I recently had an opportunity to migrate a customer from a physical server into Amazon’s RDS environment. In this particular case the customers’ platform makes extensive use of MySQL triggers and views. I came across two significant issues that prevented me from following Amazon’s documentation, which basically states “use mysqldump” but doesn’t call out a specific method of dealing with MySQL triggers and views.
Amazon Relational Database Service (Amazon RDS) is a great platform if you’re looking for complete hands-off management of your MySQL environment, but comes at a cost in the area of flexibility, i.e. you don’t have SUPER privilege and this brings up additional challenges.
- You need to ensure you set log_bin_trust_function_creators=1 ( by default this is off, 0).
- You need to clean up your mysqldump syntax.
#1 is easy, you simply make a configuration change within the Amazon RDS GUI on the node’s Parameter Group to set log_bin_trust_function_creators=1 and then a restart of your Amazon RDS node. The restart is required since without the SUPER privilege you lose access to changing DYNAMIC variables on the fly.
#2 is a little more complex. If you go with vanilla mysqldump (from say a 5.5 mysqldump binary) on a schema that has triggers and views, you will see error 1227, something like this:
ERROR 1227 (42000) at line 27311: Access denied; you need (at least one of) the SUPER privilege(s) for this operation
You’re seeing this message because MySQL in Amazon RDS doesn’t provide the SUPER privilege, and thus you cannot set up a trigger or view to run as a different user — only a user with SUPER can do that.
mysqldump will generate syntax for a trigger like this:
/*!50003 CREATE*/ /*!50017 DEFINER=`root`@`%`*/ /*!50003 TRIGGER `after_insert_lead` AFTER INSERT ON `leads` FOR EACH ROW BEGIN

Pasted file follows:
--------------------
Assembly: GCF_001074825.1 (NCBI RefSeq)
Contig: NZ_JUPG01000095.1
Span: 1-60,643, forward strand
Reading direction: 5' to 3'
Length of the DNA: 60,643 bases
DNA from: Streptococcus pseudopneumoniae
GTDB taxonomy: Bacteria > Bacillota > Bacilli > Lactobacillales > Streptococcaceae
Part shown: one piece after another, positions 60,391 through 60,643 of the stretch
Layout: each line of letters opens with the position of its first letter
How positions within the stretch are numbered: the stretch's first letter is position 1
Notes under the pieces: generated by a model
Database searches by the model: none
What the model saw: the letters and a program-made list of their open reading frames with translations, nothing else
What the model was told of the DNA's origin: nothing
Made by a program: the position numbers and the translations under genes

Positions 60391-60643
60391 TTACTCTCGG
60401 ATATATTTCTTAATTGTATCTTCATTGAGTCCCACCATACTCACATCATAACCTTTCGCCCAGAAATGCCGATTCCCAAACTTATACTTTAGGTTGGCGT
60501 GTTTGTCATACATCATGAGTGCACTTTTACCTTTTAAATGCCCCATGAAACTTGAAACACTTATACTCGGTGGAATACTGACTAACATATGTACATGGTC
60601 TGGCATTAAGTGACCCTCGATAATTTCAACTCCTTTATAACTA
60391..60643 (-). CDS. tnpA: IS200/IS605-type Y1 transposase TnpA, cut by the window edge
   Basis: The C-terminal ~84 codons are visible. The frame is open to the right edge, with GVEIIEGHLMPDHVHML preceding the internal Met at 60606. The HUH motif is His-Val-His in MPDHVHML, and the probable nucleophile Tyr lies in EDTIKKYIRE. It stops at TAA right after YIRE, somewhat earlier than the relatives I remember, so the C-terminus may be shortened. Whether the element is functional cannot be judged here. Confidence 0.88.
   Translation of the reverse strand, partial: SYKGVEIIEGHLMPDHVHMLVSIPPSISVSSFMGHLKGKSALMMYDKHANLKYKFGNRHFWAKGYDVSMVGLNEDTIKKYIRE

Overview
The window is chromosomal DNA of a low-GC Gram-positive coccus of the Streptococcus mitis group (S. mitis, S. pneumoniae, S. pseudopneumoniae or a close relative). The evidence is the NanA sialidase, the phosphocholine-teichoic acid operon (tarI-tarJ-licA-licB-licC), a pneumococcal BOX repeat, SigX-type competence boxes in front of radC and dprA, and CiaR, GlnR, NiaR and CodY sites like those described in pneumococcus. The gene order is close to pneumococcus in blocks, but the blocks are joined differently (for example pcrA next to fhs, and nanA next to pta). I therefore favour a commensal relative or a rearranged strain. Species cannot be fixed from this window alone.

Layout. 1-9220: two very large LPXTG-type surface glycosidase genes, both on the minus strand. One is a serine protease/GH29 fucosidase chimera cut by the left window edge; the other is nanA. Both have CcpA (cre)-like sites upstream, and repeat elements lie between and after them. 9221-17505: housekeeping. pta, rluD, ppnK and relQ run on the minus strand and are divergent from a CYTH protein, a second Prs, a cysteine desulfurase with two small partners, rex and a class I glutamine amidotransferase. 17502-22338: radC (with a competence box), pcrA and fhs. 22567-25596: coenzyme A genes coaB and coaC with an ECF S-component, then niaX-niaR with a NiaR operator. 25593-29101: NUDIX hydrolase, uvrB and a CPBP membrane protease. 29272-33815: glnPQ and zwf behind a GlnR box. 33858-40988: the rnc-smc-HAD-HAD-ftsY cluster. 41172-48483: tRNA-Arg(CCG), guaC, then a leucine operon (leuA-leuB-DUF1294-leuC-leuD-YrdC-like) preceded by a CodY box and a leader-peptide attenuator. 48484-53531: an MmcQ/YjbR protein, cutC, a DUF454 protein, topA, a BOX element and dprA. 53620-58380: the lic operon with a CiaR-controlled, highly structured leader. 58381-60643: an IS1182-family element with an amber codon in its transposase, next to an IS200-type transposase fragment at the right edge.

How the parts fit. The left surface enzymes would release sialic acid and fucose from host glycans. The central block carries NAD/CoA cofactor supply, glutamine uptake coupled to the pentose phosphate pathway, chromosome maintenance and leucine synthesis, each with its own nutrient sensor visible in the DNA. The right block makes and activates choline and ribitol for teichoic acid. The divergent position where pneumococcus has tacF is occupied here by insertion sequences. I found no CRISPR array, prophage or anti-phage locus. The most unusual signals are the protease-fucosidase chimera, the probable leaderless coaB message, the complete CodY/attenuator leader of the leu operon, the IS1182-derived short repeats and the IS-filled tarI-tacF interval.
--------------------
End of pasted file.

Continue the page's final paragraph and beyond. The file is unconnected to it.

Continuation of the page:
UPDATE analytics.mapping SET id_lead = NEW.id_lead WHERE mc_email = NEW.email;
and for a view like this:
/*!50001 CREATE ALGORITHM=UNDEFINED */
/*!50013 DEFINER=`web`@`%` SQL SECURITY DEFINER */
/*!50001 VIEW `admin_user_view` AS SELECT ...
The problem is in the “DEFINER” lines.
Here’s one method that worked for me:
- Identify all the DEFINER lines in your schema. I found it helpful to dump out a –no-data and then weed through that to get a unique list of the DEFINER lines
- Create a sed line for each unique DEFINER line (see my example in a moment)
- Include this sed line in your dump/load script
Here’s what my sed matches looked like:
-e 's//*!50017 DEFINER=`root`@`localhost`*///'
-e 's//*!50017 DEFINER=`root`@`%`*///'
-e 's//*!50017 DEFINER=`web`@`%`*///'
-e 's//*!50017 DEFINER=`cron`@`%`*///'
-e 's//*!50013 DEFINER=`cron`@`%` SQL SECURITY DEFINER *///'
-e 's//*!50013 DEFINER=`root`@`localhost` SQL SECURITY DEFINER *///'
-e 's//*!50013 DEFINER=`root`@`%` SQL SECURITY DEFINER *///'
-e 's//*!50013 DEFINER=`web`@`%` SQL SECURITY DEFINER *///'
Note: the example above won’t directly work due to WordPress “helpfully” stripping my text… you need to escape the forward slashes and asterisks.
A big caveat: this method is akin to a brute force method of getting your data into Amazon RDS — you’ve lost the elegance & security of running your triggers and views as separate defined users within the database — they are all now going to run as the user you loaded them in as. If this is a show-stopper for you, contact Percona and I’d be happy to take on your case and develop a more comprehensive solution.
Now all that’s left is to integrate this into your dump flow. Something like this should work:
-e ... lots of lines
I hope this helps someone!